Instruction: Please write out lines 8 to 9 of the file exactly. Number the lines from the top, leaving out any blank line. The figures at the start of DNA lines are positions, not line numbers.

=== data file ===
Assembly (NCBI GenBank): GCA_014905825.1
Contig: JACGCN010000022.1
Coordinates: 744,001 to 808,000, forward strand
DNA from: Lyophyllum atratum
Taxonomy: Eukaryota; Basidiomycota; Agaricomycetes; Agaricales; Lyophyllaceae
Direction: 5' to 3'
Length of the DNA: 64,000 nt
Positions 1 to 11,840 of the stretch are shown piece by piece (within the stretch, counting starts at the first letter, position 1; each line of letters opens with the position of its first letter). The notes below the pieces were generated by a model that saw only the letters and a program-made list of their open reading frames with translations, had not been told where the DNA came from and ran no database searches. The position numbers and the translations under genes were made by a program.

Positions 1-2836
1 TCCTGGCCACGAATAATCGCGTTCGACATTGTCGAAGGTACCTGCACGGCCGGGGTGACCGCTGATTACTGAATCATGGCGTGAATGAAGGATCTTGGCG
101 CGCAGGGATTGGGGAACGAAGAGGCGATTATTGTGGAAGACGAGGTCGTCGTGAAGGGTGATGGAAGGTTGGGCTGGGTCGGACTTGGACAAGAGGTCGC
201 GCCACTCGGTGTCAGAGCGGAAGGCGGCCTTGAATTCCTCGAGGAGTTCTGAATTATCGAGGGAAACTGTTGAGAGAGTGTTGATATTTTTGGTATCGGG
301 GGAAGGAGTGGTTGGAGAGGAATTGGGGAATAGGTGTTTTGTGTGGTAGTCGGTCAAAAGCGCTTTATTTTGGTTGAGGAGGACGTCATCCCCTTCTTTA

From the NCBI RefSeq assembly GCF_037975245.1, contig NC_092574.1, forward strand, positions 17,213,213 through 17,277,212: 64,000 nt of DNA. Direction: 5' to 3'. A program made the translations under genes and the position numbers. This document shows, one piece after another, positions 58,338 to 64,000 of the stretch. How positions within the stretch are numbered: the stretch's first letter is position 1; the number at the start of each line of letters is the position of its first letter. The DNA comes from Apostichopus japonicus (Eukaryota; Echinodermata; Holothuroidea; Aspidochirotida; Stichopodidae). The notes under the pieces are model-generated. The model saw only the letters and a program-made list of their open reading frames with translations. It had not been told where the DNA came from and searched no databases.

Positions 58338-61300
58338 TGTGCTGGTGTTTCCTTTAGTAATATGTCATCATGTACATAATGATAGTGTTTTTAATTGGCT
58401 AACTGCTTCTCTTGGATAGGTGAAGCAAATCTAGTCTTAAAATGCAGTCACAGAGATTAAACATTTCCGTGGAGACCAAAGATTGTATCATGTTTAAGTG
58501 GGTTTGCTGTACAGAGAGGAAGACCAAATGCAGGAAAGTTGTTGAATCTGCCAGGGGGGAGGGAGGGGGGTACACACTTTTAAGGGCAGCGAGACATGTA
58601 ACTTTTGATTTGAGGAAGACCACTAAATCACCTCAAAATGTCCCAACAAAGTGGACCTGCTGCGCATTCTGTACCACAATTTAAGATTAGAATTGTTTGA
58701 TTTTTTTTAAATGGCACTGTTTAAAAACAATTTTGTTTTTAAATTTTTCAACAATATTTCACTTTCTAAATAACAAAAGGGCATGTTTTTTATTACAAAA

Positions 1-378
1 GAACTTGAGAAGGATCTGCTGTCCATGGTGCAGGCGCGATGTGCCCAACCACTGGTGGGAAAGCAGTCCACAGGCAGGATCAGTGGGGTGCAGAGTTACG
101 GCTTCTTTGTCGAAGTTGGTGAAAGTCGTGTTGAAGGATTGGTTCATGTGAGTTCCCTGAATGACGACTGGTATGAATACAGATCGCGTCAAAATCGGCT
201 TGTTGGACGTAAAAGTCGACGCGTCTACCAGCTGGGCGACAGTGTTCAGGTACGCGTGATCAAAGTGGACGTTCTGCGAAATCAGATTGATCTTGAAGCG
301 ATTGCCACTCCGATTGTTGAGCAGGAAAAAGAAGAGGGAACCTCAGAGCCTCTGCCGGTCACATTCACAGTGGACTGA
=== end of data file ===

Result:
Positions 1 to 11,840 of the stretch are shown piece by piece (within the stretch, counting starts at the first letter, position 1; each line of letters opens with the position of its first letter). The notes below the pieces were generated by a model that saw only the letters and a program-made list of their open reading frames with translations, had not been told where the DNA came from and ran no database searches. The position numbers and the translations under genes were made by a program.

Positions 1-2836